Now and then, a pastor catches a detailed glimpse of a family’s personal financial situation. I once visited folks in a nice house in a desirable neighborhood. We chatted in the living room seated in metal folding chairs. Assumptions made based solely on the address were quickly dispelled upon entering the house with few furnishings. I could sense a bit of embarrassment, and I realized they were allowing me to see what they kept from others, but we successfully moved past the momentary discomfort.
At times, ministers must decide how assertive to be concerning issues parishioners may not readily want to discuss. A prolonged illness or job layoff impact the financial stability and certainly create stress for a family. In such situations, a pastor but may not be sure whether to broach the subject or how to do so appropriately. Discernment in moments like this may be more of an art than a skill.
There is one situation where a pastor should always take the lead in talking about intimate matters: premarital counseling. Subjects like human sexuality and personal finance can intimidate even the most outgoing pastor, but these issues need proper attention in an appropriate manner. Today, let’s consider one aspect of personal finance: credit and the debt it creates.
Researchers working with the Federal Reserve Board used data on 12 million people over a 15 year period to prepare the report “Credit Scores and Committed Relationships.” They examined the scores of persons prior to marriage and the scores and longevity of the relationships in the years following marriage. The closer the match between scores of the two persons prior to marriage, the more likely it was the couple would remain together. Researchers came away convinced that credit scores serve as significant forecasters of relational stability. Even prior to this study, a few dating websites used credit scores as a primary factor in the algorithm that scores relational compatibility between two people. Now the Federal Reserve Board has provided hard data supporting what these entrepreneurs realized intuitively.
But that’s not all—there is an additional insight of even greater value. The researchers used ancillary evidence to assert that those with higher credit scores tend to exhibit more trustworthy behavior. This makes sense to me. If people can be trusted with fulfilling financial obligations, as the researchers suggest, then they will tend to be trustworthy in other commitments, too. And we know how important trust is to lasting, healthy relationships.
Implications for Pastoral Counseling
In one survey of pastors about what they discuss in premarital counseling sessions, 72 percent reported they talk about debt “often” or “very often.” But in this same survey, only 25 percent say their ministerial training equipped them “well” or “extremely well” to discuss financial issues. This suggests the typical pastor talks with engaged couples about debt even when ill-prepared to do so.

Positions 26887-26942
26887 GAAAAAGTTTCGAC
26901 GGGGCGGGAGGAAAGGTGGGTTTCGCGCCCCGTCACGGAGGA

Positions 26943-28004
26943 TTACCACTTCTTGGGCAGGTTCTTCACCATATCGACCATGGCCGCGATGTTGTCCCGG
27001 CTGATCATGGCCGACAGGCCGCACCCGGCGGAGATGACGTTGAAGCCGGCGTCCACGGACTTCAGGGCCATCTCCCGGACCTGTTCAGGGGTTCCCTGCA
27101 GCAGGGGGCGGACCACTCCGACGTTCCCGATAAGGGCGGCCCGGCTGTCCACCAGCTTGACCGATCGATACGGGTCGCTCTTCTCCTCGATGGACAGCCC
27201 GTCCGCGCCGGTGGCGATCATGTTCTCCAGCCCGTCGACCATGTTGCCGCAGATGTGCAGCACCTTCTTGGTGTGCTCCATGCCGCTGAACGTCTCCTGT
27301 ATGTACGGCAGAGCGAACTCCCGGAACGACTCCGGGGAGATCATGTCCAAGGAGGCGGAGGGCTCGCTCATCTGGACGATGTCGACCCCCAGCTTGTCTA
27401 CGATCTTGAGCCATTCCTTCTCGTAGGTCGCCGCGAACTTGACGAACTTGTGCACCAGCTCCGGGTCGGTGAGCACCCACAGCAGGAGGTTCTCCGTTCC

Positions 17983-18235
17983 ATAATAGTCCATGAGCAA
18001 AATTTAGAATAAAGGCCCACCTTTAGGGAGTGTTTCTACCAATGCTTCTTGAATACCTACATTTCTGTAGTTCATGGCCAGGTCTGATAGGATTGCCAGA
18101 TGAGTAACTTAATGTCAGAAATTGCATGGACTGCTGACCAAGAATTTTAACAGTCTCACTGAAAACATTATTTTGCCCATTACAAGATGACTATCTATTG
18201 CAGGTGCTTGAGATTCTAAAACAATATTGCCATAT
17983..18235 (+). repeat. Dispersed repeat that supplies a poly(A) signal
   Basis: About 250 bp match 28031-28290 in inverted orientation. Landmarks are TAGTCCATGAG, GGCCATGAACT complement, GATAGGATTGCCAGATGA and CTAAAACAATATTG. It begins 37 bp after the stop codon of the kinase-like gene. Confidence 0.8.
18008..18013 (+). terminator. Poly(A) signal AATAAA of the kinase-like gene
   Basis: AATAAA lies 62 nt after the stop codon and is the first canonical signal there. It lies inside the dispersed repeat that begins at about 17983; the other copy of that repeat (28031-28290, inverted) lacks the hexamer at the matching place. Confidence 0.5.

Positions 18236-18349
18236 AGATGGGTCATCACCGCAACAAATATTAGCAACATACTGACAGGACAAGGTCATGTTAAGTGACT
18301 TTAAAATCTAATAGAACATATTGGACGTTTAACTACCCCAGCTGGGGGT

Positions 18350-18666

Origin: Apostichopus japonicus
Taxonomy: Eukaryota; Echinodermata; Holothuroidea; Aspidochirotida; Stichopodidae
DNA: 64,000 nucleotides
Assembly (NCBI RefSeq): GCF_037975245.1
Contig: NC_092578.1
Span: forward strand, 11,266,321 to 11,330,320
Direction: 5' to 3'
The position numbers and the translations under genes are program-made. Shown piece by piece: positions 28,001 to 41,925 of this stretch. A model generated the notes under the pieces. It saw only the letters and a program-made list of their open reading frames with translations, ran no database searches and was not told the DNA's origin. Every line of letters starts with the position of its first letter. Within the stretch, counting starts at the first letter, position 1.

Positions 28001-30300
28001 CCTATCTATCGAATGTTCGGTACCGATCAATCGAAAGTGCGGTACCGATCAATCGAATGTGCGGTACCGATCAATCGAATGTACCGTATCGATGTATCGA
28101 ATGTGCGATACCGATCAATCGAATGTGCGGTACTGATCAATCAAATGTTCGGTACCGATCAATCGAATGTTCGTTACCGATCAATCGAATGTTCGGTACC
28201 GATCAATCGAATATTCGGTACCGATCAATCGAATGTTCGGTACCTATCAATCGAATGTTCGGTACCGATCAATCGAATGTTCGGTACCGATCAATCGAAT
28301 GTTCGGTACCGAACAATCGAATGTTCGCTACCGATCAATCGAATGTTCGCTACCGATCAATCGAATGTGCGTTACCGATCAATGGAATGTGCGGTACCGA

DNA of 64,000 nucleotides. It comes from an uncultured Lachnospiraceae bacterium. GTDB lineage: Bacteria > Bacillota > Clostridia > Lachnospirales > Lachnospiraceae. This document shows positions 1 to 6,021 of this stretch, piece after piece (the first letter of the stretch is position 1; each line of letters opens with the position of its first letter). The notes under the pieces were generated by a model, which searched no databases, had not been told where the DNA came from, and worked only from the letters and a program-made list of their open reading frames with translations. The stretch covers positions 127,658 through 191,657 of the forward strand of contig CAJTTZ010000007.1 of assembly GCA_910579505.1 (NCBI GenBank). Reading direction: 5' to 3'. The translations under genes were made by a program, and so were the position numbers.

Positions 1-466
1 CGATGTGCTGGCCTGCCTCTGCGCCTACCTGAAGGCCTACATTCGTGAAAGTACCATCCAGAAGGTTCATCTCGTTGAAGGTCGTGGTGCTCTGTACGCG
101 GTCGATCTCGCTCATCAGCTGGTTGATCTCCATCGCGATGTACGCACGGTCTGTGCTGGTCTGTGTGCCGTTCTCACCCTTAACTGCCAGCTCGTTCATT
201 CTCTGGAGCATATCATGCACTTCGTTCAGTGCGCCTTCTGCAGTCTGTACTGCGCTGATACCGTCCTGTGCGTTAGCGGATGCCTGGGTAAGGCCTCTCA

Based on the Federal Reserve report—especially given the correlation between credit scores and longevity in the marriage—I suggest pastors consider the following items during premarital counseling. First, ask each one to list all debt: educational loans, credit card balances, car loans, etc. A second step is related to the first: ask them to get their free credit reports from one or more of the credit agencies (Experian, Transunion, Equifax). They may not feel comfortable sharing all of the details with a pastor, but they at least need to talk with each other about their debt and credit worthiness. Finally, the minister needs to explore with the couple the insights they gained concerning their relationship after their discussion on debt. At this point, the minister can facilitate the beginning of a shared decision-making process on any financial issue that needs attention.
This process might help a couple to take corrective action, but it could also strengthen their relationship to communicate, to commit to transparency and honesty in the relationship, and to practice the creation of a step-by-step process through which, together, they can resolve challenges. Taking action like this, assisted by a pastoral counselor, will likely pay dividends in future years with other challenges that inevitably come. Trust is earned, and a pastor can assist the development of trust through conversations about personal finance in premarital counseling.
Written by Keith Schwanz, From his column It’s Your Money. Keith Schwanz is a writer and editor who has previously served in congregational ministry and graduate theological education.